• The folks at your BC Public Libraries are well equipped to refer you to the appropriate resources, whether it be employment assistance, translation of documents, language training, online resources and so on.
  • Contact the organization or governing body of the career field that you wish to work for. A simple Google search for Association of _______ (fill in the blank), BC will likely put you in touch with the governing body of your career. Call them. Ask them if to tell you what you need to know. Ask if you can volunteer in some capacity. The more you connect with others, the more you learn what you need to know to transition to your career in BC.
  • Look for a MeetUp group to connect yourself with others with common goals.
  • Connect with current employees and ask if they are willing to provide you with an informational interview. It may seem awkward, but most employees are willing to share insights into what their job entails. This also builds new connections.

Ask for feedback and practice:

  • Have others review your resume and cover letter to gain feedback. Make modifications if you feel a valid point has been demonstrated and you feel comfortable with the advice.
  • If you have been declined for a position, ask them to provide you feedback. A simple question such as ‘do you have any feedback on how I performed in the job interview?’ will let them know you’re motivated for possible future positions. Take notes of what is said and take time to reflect on how you can improve.
  • Research possible interview questions and have prepared answers for as many as you can. The process of thinking through an appropriate response will save you time and energy in the interview and will help you relax.

There are many more steps to securing employment; especially in a targeted career. The keys to securing the first job are to be open to alternatives, understand that this position is not permanent, and use the resources around you. Consider this practice for your move into your ideal career.

My Library, My World

It’s Canadian Library Month. A month to celebrate what libraries mean to you and the rest of us in Canada. The Canadian Library Association invites you to share your story with the rest of Canada in form of a short video, or a written story in English or French, on how a library has impacted you. Submissions can be made online. Here’s my story:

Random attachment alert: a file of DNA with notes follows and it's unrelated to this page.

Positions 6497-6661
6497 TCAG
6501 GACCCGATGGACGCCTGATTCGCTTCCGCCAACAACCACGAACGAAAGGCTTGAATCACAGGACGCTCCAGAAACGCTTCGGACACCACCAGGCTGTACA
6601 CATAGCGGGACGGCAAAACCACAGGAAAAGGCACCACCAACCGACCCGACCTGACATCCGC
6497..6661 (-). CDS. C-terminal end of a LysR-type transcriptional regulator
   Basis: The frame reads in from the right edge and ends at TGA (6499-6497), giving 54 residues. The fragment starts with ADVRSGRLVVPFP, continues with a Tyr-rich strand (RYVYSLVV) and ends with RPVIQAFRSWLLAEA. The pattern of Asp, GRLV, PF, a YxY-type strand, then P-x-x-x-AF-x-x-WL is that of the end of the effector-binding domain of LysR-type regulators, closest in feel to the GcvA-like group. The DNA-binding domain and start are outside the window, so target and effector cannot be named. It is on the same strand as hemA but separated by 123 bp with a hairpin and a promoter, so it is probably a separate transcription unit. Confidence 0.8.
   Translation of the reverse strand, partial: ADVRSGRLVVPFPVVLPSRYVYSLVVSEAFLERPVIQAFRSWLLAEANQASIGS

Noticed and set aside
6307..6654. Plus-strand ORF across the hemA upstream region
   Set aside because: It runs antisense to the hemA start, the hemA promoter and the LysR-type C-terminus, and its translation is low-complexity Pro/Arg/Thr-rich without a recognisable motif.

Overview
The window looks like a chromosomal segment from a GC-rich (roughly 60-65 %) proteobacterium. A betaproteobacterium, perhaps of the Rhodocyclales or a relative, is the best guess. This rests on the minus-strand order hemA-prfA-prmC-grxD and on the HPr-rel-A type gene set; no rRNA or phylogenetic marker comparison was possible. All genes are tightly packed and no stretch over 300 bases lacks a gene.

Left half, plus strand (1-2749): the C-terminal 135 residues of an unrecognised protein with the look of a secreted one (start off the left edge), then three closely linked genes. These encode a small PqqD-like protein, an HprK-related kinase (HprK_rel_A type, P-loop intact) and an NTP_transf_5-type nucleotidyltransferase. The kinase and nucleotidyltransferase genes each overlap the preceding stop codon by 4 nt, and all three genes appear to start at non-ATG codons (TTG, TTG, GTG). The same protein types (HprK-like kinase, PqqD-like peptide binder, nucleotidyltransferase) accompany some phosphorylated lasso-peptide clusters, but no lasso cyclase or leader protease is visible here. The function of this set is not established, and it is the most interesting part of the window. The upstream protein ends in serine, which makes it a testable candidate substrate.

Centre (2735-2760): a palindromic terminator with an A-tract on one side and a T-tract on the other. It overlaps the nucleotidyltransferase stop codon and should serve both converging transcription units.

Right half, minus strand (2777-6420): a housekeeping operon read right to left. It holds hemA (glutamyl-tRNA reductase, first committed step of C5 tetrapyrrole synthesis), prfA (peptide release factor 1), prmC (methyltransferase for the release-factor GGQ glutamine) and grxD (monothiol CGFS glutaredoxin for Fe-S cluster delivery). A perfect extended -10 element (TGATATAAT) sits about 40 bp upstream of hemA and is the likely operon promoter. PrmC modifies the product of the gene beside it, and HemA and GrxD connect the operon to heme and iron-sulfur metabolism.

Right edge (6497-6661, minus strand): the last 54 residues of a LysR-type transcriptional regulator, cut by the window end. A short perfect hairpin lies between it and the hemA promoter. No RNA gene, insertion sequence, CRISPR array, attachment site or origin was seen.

I grew up in a small, farming community called Warner, Alberta. The current population sits at just under 400 people. Set in the middle of canola, wheat and hay fields, among the cattle ranches, this village offered ample time for the imagination to reach as far and wide as the prairie sky. As a child, I got to know every nook and cranny of this village through my daily adventures. As I got older and bigger, the town got smaller. I needed more. Thankfully, we had a library.

Warner Library

The library operated on a part-time basis. When it was open, I would gather my books to return to exchange for new ones. What a treat it was to be the first to check out the newest book that came in. The status and power awarded to the first borrower was akin to being ‘Queen of the Castle’ on the playground that day. I would relish it; knowing I was the first to read what was contained within the pages of that book. It was hard not to spoil it for others. Of course, this was a seldom occurrence – we all had a sixth sense as to when the next book would arrive and competed accordingly.

My favourite thing about the library was that it opened up a world beyond Warner. I read about cities larger than Lethbridge. I learned of countries outside of Canada. I discovered cultures that were foreign to me. I thumbed through pages of the encyclopedia and learned things I wouldn’t have even imagined learning. This small room contained the world.

Later, as I moved throughout Canada, I would discover that libraries have much more to offer. Imagine to my child’s eyes, the discovery of:

  • Read along programs
  • Parent and tot programs
  • Employment programs
  • Language programs
  • eBooks
  • Workshops
  • Speakers series
  • Community engagement events
  • Etc.

It’s astounding how far, for me, libraries have come: from a place of books and self-discovery, to a place of that plus community, interactions, philosophy and dialogue. And now, for you as a new resident to BC, I see libraries are a first contact point in your new community, a place to get your bearings, a welcome place. Libraries are unbiased, thought provoking and growth invoking.

It’s Canadian Library Month. How have libraries inspired me or touched my life? They’ve made me more open. They’ve helped me grow into a better human being. They’ve made me more welcoming, more understanding and more worldly. How has a library touched your life? Leave your response in the comments. Submit your story online.